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A Stone's throw: A fine faux Fourth

 

Betty Stone

 

I am a sucker for celebrations. Whenever a holiday approaches, I start thinking, "There ought to be a way of making this a Real Occasion." So, now, here comes another Fourth of July, and I am at a loss to know how to make it special. For me that need seems especially true for Independence Day. Both my father and one of our daughters were born on the Fourth of July. Sadly, my father died when he was 45, before I was even married, so he and Terrell never got to celebrate at the same time. 

 

Sometimes it just does not work out that you can do justice to the holiday at just the right time. I recall one year when our garden club, Four Seasons, succeeded in having a fantastic Fourth of July. Only it was not exactly on the real Fourth. We celebrated it anyway. 

 

We had rented Camp Henry Pratt for the day. The membership arrived early in the morning to get everything cleaned and decorated. Husbands and guests would join us that afternoon. We must have had some kind of light lunch, but I don't remember that. 

 

I think the first entertainment was a swim at the camp pool. Most of our children were then at the right age to enjoy the pool, but we had gone one step further. We had talked one willing adult into performing some comic dives wearing an old 1920's style swim suit. Dr. Richard George obliged us with a performance. There was no real ice to break, but his antics served the purpose figuratively. 

 

I think we had watermelon after swimming, followed by an old-fashioned field day. The late Bill Brumley, who had a sports store, officiated. He had organized sack races, three-legged races, tugs-of-war, relay races with eggs transferred to spoons carried in the mouth and using no hands. You know the kinds of things involved. Guests and members, adults and children participated. There was, of course, predictable hilarity. 

 

Several children of the members were at the stage when they were in bands, so they had been enlisted to have a make-shift parade. Some twirled batons, and I think we had some kind of march music and crepe paper streamers.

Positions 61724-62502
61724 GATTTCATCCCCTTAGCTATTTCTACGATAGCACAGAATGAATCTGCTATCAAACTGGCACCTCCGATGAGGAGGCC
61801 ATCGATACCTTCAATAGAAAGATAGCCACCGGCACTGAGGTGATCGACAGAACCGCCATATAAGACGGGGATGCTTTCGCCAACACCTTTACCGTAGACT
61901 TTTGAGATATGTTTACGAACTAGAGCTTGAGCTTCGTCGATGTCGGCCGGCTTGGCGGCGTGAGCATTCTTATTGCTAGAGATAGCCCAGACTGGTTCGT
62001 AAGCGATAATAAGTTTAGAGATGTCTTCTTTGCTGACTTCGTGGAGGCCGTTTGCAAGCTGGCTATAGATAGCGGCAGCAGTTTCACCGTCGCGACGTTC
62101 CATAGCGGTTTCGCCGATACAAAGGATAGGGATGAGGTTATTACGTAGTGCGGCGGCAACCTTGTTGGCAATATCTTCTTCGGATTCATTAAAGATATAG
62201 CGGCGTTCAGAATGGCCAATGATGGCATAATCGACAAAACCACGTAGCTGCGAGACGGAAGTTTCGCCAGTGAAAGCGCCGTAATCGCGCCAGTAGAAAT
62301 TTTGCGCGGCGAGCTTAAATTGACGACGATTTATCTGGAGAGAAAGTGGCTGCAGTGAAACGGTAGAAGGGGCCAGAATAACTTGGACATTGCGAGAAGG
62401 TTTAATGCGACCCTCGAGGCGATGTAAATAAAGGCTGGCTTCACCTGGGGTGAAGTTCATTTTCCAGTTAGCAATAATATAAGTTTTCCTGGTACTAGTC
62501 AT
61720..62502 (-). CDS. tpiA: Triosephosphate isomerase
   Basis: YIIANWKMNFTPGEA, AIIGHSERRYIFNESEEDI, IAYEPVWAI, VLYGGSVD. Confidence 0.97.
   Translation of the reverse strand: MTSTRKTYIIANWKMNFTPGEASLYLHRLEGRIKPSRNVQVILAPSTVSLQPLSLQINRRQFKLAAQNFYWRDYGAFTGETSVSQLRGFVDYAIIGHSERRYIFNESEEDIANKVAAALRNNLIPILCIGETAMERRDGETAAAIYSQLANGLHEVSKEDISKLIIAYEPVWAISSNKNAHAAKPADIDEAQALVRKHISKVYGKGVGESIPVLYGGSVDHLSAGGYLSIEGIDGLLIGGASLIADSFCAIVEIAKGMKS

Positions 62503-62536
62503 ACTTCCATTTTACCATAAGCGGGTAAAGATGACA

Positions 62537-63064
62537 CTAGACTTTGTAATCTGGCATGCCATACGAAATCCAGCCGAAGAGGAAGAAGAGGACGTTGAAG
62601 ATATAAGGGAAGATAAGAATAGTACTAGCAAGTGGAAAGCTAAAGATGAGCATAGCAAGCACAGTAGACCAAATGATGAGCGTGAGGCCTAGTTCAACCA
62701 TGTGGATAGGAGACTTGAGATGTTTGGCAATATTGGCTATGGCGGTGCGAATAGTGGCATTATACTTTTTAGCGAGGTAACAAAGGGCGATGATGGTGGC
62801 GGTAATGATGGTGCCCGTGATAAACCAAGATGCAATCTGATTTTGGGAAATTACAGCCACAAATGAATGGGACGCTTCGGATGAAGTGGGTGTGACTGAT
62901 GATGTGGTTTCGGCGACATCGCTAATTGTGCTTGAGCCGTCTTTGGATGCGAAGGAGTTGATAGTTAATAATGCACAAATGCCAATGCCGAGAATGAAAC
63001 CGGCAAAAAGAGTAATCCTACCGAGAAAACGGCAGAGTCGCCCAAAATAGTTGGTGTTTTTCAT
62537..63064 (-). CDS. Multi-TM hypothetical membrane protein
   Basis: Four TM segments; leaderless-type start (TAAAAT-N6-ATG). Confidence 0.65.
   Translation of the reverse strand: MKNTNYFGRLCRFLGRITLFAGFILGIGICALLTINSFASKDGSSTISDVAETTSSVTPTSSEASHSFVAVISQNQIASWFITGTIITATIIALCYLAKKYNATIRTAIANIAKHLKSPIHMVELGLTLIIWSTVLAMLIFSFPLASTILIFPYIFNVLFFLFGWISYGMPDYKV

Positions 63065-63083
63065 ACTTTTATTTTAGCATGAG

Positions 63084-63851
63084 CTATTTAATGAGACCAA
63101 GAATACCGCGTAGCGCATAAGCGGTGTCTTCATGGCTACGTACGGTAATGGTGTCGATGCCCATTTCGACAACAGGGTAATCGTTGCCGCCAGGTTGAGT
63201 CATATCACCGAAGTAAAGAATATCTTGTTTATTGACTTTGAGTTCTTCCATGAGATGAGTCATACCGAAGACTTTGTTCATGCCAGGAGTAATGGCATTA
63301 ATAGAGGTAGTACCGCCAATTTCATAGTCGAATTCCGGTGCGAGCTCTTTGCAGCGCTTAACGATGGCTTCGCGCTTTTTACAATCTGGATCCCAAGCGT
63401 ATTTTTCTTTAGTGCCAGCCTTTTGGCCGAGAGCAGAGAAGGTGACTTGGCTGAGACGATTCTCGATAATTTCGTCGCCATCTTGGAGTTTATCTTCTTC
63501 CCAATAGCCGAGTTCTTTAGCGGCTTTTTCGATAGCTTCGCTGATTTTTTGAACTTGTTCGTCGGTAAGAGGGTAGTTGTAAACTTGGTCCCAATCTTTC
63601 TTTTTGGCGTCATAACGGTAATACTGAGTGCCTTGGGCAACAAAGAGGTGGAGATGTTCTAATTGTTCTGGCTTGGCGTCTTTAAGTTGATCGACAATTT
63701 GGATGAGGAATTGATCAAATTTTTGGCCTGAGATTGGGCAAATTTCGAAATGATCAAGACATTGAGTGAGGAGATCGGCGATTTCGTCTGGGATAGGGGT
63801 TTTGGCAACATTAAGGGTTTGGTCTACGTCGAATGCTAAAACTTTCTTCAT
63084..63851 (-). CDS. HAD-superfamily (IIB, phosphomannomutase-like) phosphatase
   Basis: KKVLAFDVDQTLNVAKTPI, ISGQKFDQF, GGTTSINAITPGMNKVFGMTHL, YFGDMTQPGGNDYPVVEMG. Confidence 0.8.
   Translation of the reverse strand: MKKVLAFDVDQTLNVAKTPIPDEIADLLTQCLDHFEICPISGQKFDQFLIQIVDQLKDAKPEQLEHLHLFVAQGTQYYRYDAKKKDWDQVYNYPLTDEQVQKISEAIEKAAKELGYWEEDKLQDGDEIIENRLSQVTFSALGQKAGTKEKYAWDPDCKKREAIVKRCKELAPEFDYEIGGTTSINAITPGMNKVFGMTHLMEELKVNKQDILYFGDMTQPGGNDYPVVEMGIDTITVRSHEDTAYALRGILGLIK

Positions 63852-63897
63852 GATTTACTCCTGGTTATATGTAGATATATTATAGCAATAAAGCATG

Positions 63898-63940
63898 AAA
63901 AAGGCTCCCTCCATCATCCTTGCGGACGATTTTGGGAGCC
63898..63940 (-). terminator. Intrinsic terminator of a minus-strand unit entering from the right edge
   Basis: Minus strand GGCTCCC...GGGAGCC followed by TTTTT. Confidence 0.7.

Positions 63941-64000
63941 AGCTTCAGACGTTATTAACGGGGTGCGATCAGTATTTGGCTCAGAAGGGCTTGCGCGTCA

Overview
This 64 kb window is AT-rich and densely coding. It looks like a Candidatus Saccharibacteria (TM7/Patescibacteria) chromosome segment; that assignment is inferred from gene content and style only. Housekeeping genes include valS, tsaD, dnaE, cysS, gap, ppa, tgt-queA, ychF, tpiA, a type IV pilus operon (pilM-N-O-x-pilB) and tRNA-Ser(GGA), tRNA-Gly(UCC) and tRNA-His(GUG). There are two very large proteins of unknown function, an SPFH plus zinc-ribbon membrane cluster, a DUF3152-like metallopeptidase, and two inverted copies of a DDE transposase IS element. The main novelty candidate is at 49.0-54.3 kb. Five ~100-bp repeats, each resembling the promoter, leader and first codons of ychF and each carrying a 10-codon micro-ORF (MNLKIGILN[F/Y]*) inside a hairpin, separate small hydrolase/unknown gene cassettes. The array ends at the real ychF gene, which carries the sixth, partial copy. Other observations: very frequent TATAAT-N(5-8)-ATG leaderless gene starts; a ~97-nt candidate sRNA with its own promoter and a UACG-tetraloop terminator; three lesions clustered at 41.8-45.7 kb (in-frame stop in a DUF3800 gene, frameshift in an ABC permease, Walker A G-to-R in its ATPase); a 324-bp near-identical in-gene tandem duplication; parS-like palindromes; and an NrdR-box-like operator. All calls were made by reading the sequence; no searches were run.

The big event was a barbecue supper. It seems to me that we had a lot more barbecues in those days, but maybe the truth is that I just don't get to go to as many now. In retrospect, however, it seems that every summer every service club or organization hosted one barbecue, because were certainly seemed to go to a lot of them. 

 

We had engaged a barbershop quartet, costumed in striped shirts and straw hats, to sing during supper. I do not remember who all of them were, but I recall Eric Loftis was one of them. 

 

Darkness fell shortly after supper. Then we had our fireworks display over the open field in front of the semicircle of rustic cabins. Looking back on it, I am relieved we had no fires out there in the country. 

 

I recall our family riding home from our big faux Fourth of July party still basking in its glory. And, of course, what do you always do riding home from camp? You sing. We may not have sounded great, but, a la the family Griswold, we went through the whole repertoire of patriotic songs: "God Bless America," "Over There," "America," "America, the Beautiful," "Yankee Doodle Dandy," yes, and even "Dixie." It provides indeed a warm, fuzzy feeling to celebrate a sense of place. 

 

I find myself wishing I could celebrate another Fourth of July like that. I hope you can. Have a happy holiday!

 

Betty Boyls Stone is a freelance writer, who grew up in Columbus.

 

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